Hines v. Superintendent
OPINION AND ORDER: The court DISMISSES this case WITHOUT PREJUDICE pursuant to Section 2254 Habeas Corpus Rule 4 because the claim is unexhausted and DENIES a certificate of appealability pursuant to Section 2254 Habeas Corpus Rule 11. ***Civil Case Terminated. Signed by Chief Judge Philip P Simon on 10/1/2014. (rmc)
UNITED STATES DISTRICT COURT
NORTHERN DISTRICT OF INDIANA
SOUTH BEND DIVISION
CAUSE NO. 3:14-CV-1798 PS
OPINION AND ORDER
Mark Hines, a pro se prisoner, filed a habeas corpus petition attempting to
challenge the revocation of his parole on July 30, 2014. However, before I can consider a
habeas corpus petition challenging a State proceeding, the petitioner must have
previously presented his claims to the State courts. “This means that the petitioner must
raise the issue at each and every level in the state court system, including levels at
which review is discretionary rather than mandatory.” Lewis v. Sternes, 390 F.3d 1019,
1025-1026 (7th Cir. 2004).
There are two possible methods for challenging a parole revocation in Indiana:
by filing a post-conviction relief petition, Receveur v. Buss, 919 N.E.2d 1235, 1237 (Ind.
Ct. App. 2010), or by filing a State habeas corpus petition if the inmate is seeking
immediate release. Lawson v. State, 845 N.E.2d 185, 186 (Ind. Ct. App. 2006).
Furthermore, if a state habeas corpus petition is improperly filed, it will be converted to
a post-conviction petition. Hardley v. State, 893 N.E.2d 740, 743 (Ind. Ct. App. 2008) and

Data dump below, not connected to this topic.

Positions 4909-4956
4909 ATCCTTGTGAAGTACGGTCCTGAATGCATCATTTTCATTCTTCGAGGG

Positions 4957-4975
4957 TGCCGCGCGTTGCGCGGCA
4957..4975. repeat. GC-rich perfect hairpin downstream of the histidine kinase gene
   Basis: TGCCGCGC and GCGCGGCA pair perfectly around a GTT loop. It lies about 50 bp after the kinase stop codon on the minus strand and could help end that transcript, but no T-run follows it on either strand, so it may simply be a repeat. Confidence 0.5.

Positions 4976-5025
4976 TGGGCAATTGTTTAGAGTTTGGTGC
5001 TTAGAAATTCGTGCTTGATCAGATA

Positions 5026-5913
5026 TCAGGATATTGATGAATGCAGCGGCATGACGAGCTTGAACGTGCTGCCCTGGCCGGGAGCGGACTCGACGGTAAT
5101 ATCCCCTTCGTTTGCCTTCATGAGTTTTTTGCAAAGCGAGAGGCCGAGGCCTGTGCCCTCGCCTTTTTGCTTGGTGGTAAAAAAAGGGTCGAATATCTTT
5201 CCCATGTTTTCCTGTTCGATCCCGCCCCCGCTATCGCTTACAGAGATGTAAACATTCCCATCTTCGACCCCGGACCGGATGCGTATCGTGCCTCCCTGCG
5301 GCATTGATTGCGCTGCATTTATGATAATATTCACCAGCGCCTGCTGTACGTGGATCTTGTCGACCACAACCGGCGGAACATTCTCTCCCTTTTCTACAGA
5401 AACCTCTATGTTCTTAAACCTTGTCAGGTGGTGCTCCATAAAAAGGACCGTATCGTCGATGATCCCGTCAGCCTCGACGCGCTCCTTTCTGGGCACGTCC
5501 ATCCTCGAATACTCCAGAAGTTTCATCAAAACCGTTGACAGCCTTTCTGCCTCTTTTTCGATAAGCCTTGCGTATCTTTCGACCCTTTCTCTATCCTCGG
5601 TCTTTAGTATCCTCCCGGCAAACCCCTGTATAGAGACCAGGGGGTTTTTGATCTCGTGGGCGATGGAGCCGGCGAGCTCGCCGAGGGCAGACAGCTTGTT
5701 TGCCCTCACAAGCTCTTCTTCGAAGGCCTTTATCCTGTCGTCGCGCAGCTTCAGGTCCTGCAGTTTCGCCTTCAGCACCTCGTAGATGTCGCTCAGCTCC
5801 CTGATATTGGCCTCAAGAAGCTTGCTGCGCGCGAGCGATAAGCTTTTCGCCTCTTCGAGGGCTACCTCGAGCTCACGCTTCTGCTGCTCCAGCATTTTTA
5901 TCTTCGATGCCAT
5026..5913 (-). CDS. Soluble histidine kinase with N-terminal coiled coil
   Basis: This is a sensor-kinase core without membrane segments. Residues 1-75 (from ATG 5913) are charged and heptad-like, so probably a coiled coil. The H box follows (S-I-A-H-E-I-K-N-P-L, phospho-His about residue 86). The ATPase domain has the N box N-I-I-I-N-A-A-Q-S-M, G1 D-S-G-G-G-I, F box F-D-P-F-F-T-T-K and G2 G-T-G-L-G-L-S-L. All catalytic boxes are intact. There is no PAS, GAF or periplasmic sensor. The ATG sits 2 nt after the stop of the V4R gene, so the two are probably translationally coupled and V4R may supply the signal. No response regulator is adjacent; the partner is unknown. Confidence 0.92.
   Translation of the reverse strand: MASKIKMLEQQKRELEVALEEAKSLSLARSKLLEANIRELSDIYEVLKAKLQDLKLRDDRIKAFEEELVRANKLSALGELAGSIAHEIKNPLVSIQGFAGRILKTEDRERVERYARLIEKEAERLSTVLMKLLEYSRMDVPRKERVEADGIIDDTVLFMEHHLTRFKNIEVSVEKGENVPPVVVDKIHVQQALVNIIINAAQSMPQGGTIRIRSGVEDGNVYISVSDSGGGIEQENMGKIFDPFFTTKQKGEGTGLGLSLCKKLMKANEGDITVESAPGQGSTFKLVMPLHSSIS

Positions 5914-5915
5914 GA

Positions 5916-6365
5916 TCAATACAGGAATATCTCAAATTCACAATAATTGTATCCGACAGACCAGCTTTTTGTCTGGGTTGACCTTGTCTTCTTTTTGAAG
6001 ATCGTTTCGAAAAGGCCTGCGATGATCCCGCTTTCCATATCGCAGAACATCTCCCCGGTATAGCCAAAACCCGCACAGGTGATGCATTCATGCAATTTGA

Ward v. Ind. Parole Bd., 805 N.E.2d 893 (2004). Here, Hines’ habeas corpus petition
indicates that he has not yet completed the State appellate process. (DE 2 at 1.)
Therefore, he has not exhausted his State court remedies and this case must be
dismissed without prejudice so that he can exhaust these claims in the State courts. If,
after he has ultimately presented his claims to the Indiana Supreme Court, he has not
yet obtained relief, then he may return to federal court and file a new habeas corpus
Pursuant to Section 2254 Habeas Corpus Rule 11, I must consider whether to
grant or deny a certificate of appealability. To obtain a certificate of appealability when
the court dismisses a petition on procedural grounds, the petitioner must show that
reasonable jurists would find it debatable (1) whether the court was correct in its
procedural ruling and (2) whether the petition states a valid claim for denial of a
constitutional right. Slack v. McDaniel, 529 U.S. 473, 484 (2000). As previously explained,
the claims presented by Hines are unexhausted. Because there is no basis for finding
that jurists of reason would debate the correctness of this procedural ruling or find a
reason to encourage him to proceed further, a certificate of appealability must be
For the foregoing reasons the court DISMISSES this case WITHOUT
PREJUDICE pursuant to Section 2254 Habeas Corpus Rule 4 because the claim is
unexhausted and DENIES a certificate of appealability pursuant to Section 2254 Habeas
Corpus Rule 11.
ENTERED: October 1, 2014
s/Philip P. Simon
United States District Court
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